Charcot-Leyden crystals

Charcot-Leyden crystal

From time to time the MicroGnome fields questions about the significance of Charcot-Leyden crystals seen in clinical specimens. Their name makes them sound a bit exotic and brings back vague recollections of small-print items from undergraduate lectures. Here are some useful pointers for the busy physician.


Named after Jean-Martin Charcot (observed in 1853) and Ernst Leyden (1872), these are rhomboid crystals (hexagonal, bipyramidal) of lysophospholipase that measure  up to 50 μm in length. They are produced by eosinophils.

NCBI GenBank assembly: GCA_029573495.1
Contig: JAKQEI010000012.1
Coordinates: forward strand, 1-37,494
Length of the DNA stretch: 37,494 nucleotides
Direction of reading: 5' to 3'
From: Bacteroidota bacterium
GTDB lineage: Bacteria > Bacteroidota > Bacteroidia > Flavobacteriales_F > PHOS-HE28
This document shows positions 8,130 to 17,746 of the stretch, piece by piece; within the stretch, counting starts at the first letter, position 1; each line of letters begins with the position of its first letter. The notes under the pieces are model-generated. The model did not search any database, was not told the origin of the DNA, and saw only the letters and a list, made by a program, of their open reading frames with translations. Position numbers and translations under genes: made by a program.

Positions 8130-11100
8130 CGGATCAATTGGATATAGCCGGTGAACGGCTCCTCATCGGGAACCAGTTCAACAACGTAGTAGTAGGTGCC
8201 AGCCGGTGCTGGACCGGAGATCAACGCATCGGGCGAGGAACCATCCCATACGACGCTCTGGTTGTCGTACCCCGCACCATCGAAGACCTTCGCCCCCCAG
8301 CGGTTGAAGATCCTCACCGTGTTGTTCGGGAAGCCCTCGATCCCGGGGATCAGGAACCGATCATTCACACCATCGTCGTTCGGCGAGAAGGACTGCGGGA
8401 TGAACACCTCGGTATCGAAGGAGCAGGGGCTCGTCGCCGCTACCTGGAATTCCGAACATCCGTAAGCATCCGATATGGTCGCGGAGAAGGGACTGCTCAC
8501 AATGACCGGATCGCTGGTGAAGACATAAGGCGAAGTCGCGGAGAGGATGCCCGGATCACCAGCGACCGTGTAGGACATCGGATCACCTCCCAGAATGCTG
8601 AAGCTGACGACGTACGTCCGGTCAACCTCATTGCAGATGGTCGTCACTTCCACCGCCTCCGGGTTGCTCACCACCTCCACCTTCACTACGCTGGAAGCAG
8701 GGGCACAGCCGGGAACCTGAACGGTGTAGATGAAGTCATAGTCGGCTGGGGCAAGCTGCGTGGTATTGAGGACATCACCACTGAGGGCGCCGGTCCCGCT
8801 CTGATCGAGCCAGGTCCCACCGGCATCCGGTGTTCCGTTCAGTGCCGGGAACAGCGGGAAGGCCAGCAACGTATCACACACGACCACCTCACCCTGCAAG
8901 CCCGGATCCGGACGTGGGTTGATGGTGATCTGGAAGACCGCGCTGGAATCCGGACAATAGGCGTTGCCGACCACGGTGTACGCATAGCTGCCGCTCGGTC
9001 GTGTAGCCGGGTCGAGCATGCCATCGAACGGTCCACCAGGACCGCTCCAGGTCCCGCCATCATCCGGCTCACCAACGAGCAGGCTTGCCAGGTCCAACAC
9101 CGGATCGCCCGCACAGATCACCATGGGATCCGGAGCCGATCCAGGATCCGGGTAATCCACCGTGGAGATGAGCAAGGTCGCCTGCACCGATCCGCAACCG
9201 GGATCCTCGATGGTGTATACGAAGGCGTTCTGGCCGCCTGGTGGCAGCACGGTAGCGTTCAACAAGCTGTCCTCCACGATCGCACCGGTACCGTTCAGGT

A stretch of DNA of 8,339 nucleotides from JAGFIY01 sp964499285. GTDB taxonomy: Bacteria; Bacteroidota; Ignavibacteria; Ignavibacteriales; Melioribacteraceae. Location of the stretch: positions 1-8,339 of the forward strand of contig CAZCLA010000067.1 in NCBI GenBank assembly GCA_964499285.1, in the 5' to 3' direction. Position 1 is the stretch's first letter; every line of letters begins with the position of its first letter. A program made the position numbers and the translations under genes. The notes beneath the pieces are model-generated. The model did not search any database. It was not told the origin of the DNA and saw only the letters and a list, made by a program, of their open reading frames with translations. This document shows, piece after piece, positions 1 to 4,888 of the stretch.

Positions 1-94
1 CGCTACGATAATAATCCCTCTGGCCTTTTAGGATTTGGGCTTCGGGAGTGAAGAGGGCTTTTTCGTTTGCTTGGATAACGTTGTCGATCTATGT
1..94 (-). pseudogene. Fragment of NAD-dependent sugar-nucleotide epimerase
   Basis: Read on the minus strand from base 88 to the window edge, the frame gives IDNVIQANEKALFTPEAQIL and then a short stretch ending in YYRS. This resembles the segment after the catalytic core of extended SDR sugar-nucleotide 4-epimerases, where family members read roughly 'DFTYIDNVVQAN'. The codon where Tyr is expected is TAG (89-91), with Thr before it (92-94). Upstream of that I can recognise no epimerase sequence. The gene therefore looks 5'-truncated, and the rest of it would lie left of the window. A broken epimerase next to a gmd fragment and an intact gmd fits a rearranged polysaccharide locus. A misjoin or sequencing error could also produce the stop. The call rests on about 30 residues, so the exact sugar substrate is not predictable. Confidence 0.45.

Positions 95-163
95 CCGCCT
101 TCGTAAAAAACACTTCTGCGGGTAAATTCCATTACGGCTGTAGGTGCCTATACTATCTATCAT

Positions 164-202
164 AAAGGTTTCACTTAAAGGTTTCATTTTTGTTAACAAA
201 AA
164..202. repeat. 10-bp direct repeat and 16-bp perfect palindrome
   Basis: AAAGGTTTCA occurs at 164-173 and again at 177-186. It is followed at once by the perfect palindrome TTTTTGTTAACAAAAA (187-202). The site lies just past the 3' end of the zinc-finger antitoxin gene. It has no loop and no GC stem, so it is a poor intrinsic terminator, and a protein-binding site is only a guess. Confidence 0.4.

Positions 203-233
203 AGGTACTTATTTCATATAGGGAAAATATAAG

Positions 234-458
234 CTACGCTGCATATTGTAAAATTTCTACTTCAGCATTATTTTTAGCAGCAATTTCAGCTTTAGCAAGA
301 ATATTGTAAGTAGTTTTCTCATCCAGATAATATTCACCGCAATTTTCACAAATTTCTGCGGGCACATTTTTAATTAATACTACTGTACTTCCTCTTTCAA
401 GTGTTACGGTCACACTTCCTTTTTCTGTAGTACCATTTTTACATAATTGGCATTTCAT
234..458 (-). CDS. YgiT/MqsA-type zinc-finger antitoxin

Clinical significance

Charcot-Leyden crystals indicate an eosinophil response and are usually associated with allergic or parasitic diseases. These crystals can be seen in trichrome-stained preparations of faeces examined for enteric parasites, in respiratory secretions or more rarely in tissue biopsies. These crystals do not always signify parasite infection, and they may be present without blood eosinophilia.

Conditions associated with Charcot-Leyden crystal formation include:

  • gastrointestinal parasite infections
  • allergic diseases
  • (rarely) haematological and neoplastic conditions

Further reading (available on-line):

MicroGnome, 26th February 2011

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